Weathering consumer economic trends: Following the data trail
A decade after the great recession, the banking industry has found some solid ground. Globally, pretax profits for the top 1,000 banks came in at over $1 billion, which is more than 10 times higher than 2009, when the financial crisis first began.i
Despite greater profitability and an overall positive outlook, several consumer trends are reshaping the way the banking industry does business, impacting both the short-term and long-term outlook. Fortunately, these changes are occurring at a time when data is more prevalent than ever, providing community banks and credit unions with a competitive advantage, if they know where to look for insight.
Consumer Trends and Where They Are Taking the Industry
When looking for insight from consumer trends, the most logical place to start is by examining employment statistics. A healthy economy fuels bank profitability, and it all starts with an active labor force.
Unemployment rates fell to 3.9 percent in 2018, down from a high of 9.6 percent in 2009.ii As unemployment rates fell, consumer spending continued to rise.
In 2018, average expenditures per consumer climbed 1.9 percent over 2017 numbers, according to the Bureau of Labor Statistics.iii In fact, consumer spending has been on the rise since the 2009 recessionary lows,iv following a similar decline in unemployment rates.
When Americans are employed, consumer confidence also grows and results in the purchase of more high-ticket items, such as homes or cars. Since consumers finance many of these purchases, banks also see an increase in the number of loan requests.
Ending the third quarter of 2019, Mortgage Bankers Association reported a sixteen percent climb in year-over-year new home mortgage starts.v A similar survey conducted by Transunion reports a record high in the unsecured personal loan market in 2018, representing a seventeen percent increase over the previous year.vi
Extending more loans mandates a greater need for deposit accounts. Unfortunately, consumer deposits in 2019 have witnessed a declining trend, signaling to banks that it is time to double down on acquisition efforts to attract more new accounts. This is where data can play the biggest role for community banks and credit unions, by delivering detailed insights to direct operational strategies.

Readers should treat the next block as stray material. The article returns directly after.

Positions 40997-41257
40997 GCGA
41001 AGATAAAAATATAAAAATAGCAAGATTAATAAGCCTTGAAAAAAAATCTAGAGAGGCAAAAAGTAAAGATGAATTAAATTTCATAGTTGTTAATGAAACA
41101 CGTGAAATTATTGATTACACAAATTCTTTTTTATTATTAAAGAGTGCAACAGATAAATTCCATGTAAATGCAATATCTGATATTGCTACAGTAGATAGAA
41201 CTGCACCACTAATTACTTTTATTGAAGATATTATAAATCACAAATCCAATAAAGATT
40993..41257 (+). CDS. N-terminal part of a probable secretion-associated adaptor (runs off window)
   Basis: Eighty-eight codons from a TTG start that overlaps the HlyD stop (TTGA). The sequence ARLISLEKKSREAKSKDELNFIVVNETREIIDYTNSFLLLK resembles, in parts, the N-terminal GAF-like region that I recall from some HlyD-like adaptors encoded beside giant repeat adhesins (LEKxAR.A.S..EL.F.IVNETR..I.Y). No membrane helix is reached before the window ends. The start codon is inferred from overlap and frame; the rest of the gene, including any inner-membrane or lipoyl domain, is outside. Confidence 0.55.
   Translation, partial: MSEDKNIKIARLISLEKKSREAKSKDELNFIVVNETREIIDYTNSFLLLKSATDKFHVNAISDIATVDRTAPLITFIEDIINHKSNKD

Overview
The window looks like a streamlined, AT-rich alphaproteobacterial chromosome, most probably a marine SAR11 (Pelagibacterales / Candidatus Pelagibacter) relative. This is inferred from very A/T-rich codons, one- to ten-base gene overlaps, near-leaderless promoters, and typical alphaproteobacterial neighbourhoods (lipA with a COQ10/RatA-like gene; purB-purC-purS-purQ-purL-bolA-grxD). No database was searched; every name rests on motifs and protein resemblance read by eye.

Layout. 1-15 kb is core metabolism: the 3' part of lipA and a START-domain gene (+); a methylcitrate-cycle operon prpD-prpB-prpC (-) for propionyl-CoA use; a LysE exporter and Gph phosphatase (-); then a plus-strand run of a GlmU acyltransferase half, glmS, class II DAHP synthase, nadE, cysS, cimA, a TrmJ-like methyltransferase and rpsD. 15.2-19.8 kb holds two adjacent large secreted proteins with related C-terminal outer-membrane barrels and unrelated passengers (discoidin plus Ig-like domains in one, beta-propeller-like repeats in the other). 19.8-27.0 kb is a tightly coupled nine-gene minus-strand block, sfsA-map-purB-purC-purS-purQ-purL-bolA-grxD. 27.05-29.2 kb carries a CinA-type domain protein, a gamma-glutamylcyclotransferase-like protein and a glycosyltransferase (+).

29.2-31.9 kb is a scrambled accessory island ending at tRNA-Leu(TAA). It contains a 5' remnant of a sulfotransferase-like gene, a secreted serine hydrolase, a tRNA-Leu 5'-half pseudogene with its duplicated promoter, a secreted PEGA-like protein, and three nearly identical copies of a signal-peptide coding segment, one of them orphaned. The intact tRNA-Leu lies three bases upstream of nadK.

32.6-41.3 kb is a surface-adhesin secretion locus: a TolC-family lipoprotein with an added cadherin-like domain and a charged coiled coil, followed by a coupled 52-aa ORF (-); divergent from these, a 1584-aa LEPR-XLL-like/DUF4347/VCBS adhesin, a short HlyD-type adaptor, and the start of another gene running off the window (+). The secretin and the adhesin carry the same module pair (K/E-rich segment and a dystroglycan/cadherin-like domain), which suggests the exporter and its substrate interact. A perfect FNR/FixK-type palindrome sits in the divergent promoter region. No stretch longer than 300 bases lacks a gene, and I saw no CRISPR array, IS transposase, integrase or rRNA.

Using Consumer Trend Data for the Benefit of All
Consumer trend data can paint a vivid picture of how a society is reacting to social and economic changes, and what their future actions may be. Falling employment rates, for example, could indicate a slowdown in loan applications for high-ticket items as well as deposits, as consumers pull back over fears of job instability or lose income due to unemployment.
In this scenario, credit unions and community banks can be an ally. Offering insight and advice on weathering a weakening financial climate is one way that financial institutions can assist customers and members while building good will that lasts throughout cycles of ups and downs.
The public at large is showing a greater acceptance toward robo-advisors, but younger generations in particular find this method of receiving guidance preferable at times to sitting down and talking in person. Even older generations are open to the experience if provided by a trusted financial institution.
The example above, however, barely scratches the surface of the type of data that is available and how it can be used to direct banking strategies. The Bureau of Economic Analysis, for instance, provides economic breakdowns by industry, allowing banks to segregate individuals by employment type and monitor trends in a given job sector.
This can be especially beneficial in rural locations where the economy may be overly dependent on a certain industry for employment. An early alert on rising unemployment numbers in agriculture, for instance, can help banks shore up reserves for a possible pull-back in deposits coupled with growth in lending and defaults as the unemployed fall on hard times.
However, cursory explanations can hardly account for the broader implications of any trend. For a complete understanding we need to analyze the wider consumer landscape in the context of individual borrowers and account holders. To achieve this level of detail, community banks and credit unions need the added benefit of advanced analytics capabilities.
As community banks and credit unions employ analytics to the vast data sources now available, they’ll receive targeted insights designed to improve marketing and operational strategies, enabling growth and stability even in challenging economic times
i. Summary of the Top 1000 World Banks 2019.” The Banker, 2019. Retrieved from https://www.thebanker.com/Top-1000.
ii. “Bureau of Labor Statistics Databases, Tables & Calculators by Subject.” United States department of Labor, Sep. 24, 2019. Retrieved from https://data.bls.gov/timeseries/LNU04000000?periods=Annual+Data&periods_option=specific_periods&years_option=all_years.
iii. “Economic News Release: Consumer Expenditures – 2018.” United States Department of Labor. Bureau of Labor Statistics, Sep. 10, 2019. Web.
iv. “United States Consumer Spending.” Trading Economics, 2019. Retrieved from https://tradingeconomics.com/united-states/consumer-spending.
v. “Chart of the Week.” Mortgage Bankers Association, Sep. 20. 2019. Retrieved from https://www.mba.org/news-research-and-resources/research-and-economics/chart-of-the-week.
vi. “Fintechs Help Boost US Personal Loan Surge to a Record $138 Billion.” CNBC, Feb 21, 2019. Web.